Kang Nam is one of the latest additions to the already strong fleet of Korean restaurants in New Malden. It used to be a former chippy called “Rock N Roe”, but now it serves up the customary stablemates such as Korean BBQ, bibimbap, homemade mandhu dumplings, bulgogi and tteokbokki – those chewy, gummy rice cylinders stewed with gochujang for extra clout. But what they do differently is introduce their version of “KFC“, that would be “Korean Fried Chicken“, which is a prolific thing in the foodie circles at the moment and their spicy squid is quite special.
Banchan is by tradition a pre-starter. Their kimchi is on point. You might sneer at the iceberg, but it has a fruity coating, it tastes like apple and is quite refreshing.
Gun-mandu £7.50 are their pot sticker dumplings filled with pork, beef and japchae noodles. They’re good, but I’ve had better minutes away at the Palace.
The same goes for their haemul pajeon £8.90, the fried pancake stuffed with squid and spring onions. It was perfectly edible but it missed the crisp and crunch which is synonymous for a good one.
Ojingeo-bokkeum £8.90 is the spicy squid I mentioned earlier, the tender squid which is sodden in sticky gochujang is a wake-up call for the tongue, it’s one of the compelling reasons to come here.
Syerranjjim £6 was a steamed, fluffy, eggy mess in a Korean stone bowl. It was both comforting and the definition of a simple food can be great.
Kimchi fried rice seemed like it was invented at 3am courtesy of a stoner, but it fires up as a luscious, greasy promise that had me going back for more. The egg, sunny side up is undercooked by default, its whites still jiggly and made for mixing into the rice for moisture. The patina of filth is still in my mind.
Miso soup is the accompaniment.
The second visit..
Banchan of spinach, potato salad and kimchi
The Ojingeo-bokkeum £9.90
The saewoo-gui £10.50 are butterfly prawns, pert as they should be, stir-fried until they brown and their sugars caramelise. Stick some sliced onions in there too and you’ll get a dish sodden with natural sweetness.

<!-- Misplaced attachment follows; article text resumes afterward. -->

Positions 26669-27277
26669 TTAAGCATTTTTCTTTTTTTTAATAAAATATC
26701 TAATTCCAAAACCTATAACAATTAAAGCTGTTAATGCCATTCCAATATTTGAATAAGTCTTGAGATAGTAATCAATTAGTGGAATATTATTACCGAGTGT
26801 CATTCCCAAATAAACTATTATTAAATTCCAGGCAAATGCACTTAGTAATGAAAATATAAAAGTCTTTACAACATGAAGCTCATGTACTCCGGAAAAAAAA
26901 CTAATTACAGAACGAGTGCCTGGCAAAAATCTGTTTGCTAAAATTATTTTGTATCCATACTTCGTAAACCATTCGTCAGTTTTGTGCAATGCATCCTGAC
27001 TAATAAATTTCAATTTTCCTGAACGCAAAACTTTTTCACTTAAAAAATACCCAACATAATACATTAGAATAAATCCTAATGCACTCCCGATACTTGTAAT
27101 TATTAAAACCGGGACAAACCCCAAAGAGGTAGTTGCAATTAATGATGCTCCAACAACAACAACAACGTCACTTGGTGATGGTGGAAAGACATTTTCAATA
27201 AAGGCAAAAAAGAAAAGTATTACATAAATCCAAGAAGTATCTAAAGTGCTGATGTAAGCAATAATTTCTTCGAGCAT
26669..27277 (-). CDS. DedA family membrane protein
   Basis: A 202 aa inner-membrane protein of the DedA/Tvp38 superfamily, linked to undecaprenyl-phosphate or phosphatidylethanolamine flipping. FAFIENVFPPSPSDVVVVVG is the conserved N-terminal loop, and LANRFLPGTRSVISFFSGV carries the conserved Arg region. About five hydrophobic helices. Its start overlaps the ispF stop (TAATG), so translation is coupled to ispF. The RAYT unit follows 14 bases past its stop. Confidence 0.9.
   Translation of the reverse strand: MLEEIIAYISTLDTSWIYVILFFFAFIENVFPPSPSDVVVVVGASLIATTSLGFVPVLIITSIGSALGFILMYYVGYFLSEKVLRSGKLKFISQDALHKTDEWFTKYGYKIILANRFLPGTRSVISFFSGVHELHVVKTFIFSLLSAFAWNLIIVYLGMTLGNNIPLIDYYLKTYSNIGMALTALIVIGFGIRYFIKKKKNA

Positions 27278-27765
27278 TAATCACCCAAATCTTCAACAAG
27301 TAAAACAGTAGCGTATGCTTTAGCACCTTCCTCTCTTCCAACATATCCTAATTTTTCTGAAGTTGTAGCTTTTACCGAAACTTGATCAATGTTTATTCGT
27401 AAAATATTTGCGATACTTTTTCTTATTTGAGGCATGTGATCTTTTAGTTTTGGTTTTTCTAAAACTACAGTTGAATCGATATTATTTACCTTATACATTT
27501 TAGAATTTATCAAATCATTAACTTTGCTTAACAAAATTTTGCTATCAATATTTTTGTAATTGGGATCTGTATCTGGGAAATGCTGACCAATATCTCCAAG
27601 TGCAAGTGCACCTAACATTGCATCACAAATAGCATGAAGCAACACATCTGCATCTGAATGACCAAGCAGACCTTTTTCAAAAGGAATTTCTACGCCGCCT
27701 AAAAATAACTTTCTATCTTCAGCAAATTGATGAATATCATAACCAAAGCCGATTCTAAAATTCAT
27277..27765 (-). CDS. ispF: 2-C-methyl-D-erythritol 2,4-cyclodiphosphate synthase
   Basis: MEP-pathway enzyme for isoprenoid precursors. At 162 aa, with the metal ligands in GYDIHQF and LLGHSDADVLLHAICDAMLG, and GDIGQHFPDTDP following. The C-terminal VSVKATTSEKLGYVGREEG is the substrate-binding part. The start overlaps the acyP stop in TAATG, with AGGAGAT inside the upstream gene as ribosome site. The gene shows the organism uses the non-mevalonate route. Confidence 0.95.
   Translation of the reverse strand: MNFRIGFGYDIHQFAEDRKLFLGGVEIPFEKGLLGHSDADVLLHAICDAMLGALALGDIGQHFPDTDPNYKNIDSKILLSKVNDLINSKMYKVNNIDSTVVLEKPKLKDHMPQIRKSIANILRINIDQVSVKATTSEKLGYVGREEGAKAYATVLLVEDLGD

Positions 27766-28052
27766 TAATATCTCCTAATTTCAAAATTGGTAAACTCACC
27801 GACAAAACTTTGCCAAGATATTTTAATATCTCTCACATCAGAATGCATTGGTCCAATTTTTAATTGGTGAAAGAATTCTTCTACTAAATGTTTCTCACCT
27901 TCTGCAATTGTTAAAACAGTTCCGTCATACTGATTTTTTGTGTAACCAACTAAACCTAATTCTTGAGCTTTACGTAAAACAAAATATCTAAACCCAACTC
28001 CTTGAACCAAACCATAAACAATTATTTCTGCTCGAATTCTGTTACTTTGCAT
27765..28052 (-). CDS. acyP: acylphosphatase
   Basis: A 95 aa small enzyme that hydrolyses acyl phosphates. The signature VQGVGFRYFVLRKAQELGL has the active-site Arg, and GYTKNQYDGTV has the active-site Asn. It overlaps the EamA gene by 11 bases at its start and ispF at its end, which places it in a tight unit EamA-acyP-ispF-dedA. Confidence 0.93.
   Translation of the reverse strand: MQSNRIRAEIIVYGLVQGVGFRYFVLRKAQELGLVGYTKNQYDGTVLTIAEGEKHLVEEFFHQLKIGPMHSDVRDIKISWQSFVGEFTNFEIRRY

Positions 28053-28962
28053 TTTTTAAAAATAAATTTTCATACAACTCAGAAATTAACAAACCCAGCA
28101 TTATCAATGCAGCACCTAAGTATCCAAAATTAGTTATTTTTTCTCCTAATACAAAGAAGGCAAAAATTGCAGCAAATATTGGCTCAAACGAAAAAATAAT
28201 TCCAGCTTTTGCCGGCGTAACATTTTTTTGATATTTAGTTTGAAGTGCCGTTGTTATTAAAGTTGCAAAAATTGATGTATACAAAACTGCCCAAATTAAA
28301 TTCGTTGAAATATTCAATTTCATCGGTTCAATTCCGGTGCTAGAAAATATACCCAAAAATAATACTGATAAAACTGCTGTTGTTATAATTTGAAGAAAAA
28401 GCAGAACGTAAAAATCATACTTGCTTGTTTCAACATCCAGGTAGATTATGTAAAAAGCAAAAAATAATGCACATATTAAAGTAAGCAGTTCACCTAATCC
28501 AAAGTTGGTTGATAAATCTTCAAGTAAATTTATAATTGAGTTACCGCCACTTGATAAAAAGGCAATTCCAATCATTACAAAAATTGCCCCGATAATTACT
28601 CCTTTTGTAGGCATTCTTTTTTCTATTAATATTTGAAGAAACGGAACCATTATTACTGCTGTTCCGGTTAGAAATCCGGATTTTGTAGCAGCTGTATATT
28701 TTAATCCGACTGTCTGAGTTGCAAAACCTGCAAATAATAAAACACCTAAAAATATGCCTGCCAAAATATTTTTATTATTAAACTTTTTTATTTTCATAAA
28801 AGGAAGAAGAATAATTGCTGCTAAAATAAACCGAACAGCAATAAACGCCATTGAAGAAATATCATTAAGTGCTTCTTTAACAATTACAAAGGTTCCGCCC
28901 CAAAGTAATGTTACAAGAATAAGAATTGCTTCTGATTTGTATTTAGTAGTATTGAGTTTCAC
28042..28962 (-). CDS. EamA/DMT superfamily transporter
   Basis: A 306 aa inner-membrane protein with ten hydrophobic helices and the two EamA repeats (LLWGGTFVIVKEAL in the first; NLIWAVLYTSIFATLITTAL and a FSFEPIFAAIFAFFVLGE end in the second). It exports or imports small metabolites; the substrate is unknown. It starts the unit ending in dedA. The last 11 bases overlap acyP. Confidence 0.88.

The fried chicken £18 is the whole bird dismantled and coated in seasoned flour, then it’s fried till the exterior becomes craggy, crispy – it offers a whole load of excitement in the suburbs. Sauces of sweet soy and a smooth fermented chilli dip brings lubrication, the steaming chicken demands to be slathered in the stuff. There are cubes of pickled daikon for a palate cleansing crunch.
The third visit
The japchae £8.50, a bowl of slithery, chewy mung bean noodles with beef and softened onions does its thing with gusto.
The Ojingeo-bokkeum £9.90 – the squid that’s unmissable.
The saewoo-gui £10.50, confectionary from the sea.
The bibimbap £8.90 was a decent thing
The fried chicken £18 – a whole pile of crispy goodness.
Visit number four
We have kimchi, aubergine and mash potato banchan
Tteokbokki £8.50, the famously squidgy rice cakes in a thick reduction of sticky gochujang, slithers of fish cake, onions and cabbage. It’s a dish that hits all the food groups and leaves my belly immensely satisfied.
What they also nail here are one bowl meals. Here is their mackerel teriyaki with some steamed riced and a token salad. It tastes great and you could easily pop in for lunch or dinner on the move wit this dish. I can think of far worse ways to spend £8.50!
Ojingeo-bokkeum £9.90 – it’s that unmissable squid again.
Visit number five
What Korean food is really good at is warming up the cockles on a cold January afternoon, Kang Nam hits those notes. Don’t just take my word for it, get yourself some tteokbokki!
The kimchijeon or kimchi pancake £6.50 was hot and crispy, full of those funky sour notes too. But I find the pancakes here a bit hit and miss, this one is no exception, it was just too greasy.
The squid is always bang on though.
Onto the kimchi-mandu jeongol £27.90. The first assemblage of the dish is the table gas cooker, like the ones you take camping with you. A cauldron is placed on top, full of kimchi, mandu dumplings and other trinkets such as enoki mushrooms feature too. Then the cooker is fired up. It’s a bubbling orange stew, it’s colour taken on from the kimchi. But it’s more than that, it’s cold weather therapy that I can see why the Korean’s eat it during sharper climates in their home country. I get it, if the sour funk of fermented cabbage makes your pulse race then you’ll revel eating it. I just find it all a bit one noted. Oh, and it can also feed three.
When did I go? Nov 2017.
The damage: Expect to pay £20/25 per head just for food
The good: Highlights include the saewoo-gui prawns, the tteokbokki, the fried chicken obviously. Did I mention the spicy squid? You can get all of that for a wallet caressing price with snappy service a stone throw away from New Malden train station.
The bad: I’d dodge the cold, sometimes insipid, greasy pancakes.
Would I go again? Yes
Address: 19A High St, New Malden KT3 4BY